Mega Millions Winners in Florida Claim $207 MillionBy: Mike Fossum - April 29, 2014
A central Florida man and woman have stepped forward to claim their half of the $414 million Mega Millions lottery jackpot on Tuesday.
Raymond Moyer and Robyn Collier, both 35, claimed $207 million in winnings from the Florida Lottery, and opted for a one-time, lump-sum payout of roughly $115.5 million. A check dated for April 21 was made out to the Cobie and Seamus Trust, which Moyer and Collier are members of.
The golden Quick Pick ticket for the March 18 drawing was bought at a Publix grocery store on Merritt Island. Florida Lottery officials stated Publix will receive a $100,000 cut for selling the ticket. The $414 million jackpot is the third largest in the history of the game, and a second winning ticket was purchased in Maryland, though has not yet been claimed.
Collier said that she wasn’t aware that she and Moyer were winners, until the numbers came up on the local news. Moyer commented, “It was definitely a shock, but it is an incredible blessing that will allow us to do many things we would not have had the opportunity to do before.”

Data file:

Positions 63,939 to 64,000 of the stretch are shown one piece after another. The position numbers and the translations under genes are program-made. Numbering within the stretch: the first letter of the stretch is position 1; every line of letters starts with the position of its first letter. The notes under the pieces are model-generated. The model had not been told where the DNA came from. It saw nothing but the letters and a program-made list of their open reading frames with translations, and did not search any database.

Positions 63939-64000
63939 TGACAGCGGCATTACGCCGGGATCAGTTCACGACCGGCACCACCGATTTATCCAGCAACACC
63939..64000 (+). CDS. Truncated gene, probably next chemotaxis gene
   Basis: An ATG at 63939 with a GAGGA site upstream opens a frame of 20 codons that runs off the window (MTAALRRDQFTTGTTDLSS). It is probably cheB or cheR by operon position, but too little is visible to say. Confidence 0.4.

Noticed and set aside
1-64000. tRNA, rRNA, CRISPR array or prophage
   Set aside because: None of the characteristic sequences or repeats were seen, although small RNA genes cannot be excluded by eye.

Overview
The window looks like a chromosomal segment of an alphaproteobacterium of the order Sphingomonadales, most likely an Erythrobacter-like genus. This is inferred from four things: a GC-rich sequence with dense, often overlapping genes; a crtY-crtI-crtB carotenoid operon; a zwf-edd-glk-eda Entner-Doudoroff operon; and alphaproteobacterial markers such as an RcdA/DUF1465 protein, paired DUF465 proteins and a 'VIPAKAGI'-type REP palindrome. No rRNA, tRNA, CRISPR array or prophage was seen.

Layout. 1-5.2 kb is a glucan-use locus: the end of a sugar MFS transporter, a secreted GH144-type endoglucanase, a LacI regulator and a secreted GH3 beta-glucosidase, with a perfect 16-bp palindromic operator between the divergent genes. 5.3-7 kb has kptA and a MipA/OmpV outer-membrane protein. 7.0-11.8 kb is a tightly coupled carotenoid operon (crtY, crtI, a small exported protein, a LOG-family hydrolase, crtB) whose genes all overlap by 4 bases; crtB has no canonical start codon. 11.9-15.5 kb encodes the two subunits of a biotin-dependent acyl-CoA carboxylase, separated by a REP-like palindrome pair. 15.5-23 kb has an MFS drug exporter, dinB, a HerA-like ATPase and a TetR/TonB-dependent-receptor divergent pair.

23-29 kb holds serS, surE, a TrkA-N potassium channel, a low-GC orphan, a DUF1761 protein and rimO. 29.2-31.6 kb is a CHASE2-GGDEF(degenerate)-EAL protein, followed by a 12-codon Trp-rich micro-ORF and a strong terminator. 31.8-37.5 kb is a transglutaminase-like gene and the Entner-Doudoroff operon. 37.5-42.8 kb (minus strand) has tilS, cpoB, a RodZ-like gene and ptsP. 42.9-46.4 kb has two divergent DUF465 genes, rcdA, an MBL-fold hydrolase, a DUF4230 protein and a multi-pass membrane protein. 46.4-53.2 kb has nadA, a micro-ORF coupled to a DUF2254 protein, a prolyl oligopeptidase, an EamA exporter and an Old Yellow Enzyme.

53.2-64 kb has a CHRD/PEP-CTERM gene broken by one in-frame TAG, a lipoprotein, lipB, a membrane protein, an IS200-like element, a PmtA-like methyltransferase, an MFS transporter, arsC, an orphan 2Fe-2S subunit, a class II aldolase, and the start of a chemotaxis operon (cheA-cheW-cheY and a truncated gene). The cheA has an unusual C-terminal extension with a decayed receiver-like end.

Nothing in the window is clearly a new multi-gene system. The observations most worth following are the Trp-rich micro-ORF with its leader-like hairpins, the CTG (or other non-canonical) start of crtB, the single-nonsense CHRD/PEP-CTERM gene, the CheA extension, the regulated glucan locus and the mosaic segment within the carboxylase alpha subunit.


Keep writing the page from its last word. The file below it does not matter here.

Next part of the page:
Non-winners took to Twitter to explain what they might do if they were winners:
The two plan to invest the money, travel and attend Notre Dame football games. Though, not all lottery winners are equipped to handle such prompt reversal of fortune. There have been numerous instances describing the pitfalls of instant wealth.
Kenneth and Connie Parker were winners of a $25 million jackpot, and abruptly ended their 16-year marriage within months. Jeffrey Dampier was kidnapped and murdered by his sister-in-law, after winning $20 million. Jack Whittaker won the largest individual payout in U.S. lottery history in 2002, only to have his granddaughter overdose on drugs and have numerous brushes with the law. Hurley from ABC’s cult classic LOST entered a world of pain after hitting a jackpot.
It would appear to be wise to never tell anyone you’ve won (if the state where the ticket was purchased allows this; few do), and perhaps exact a more complex plan than eternal recreation.
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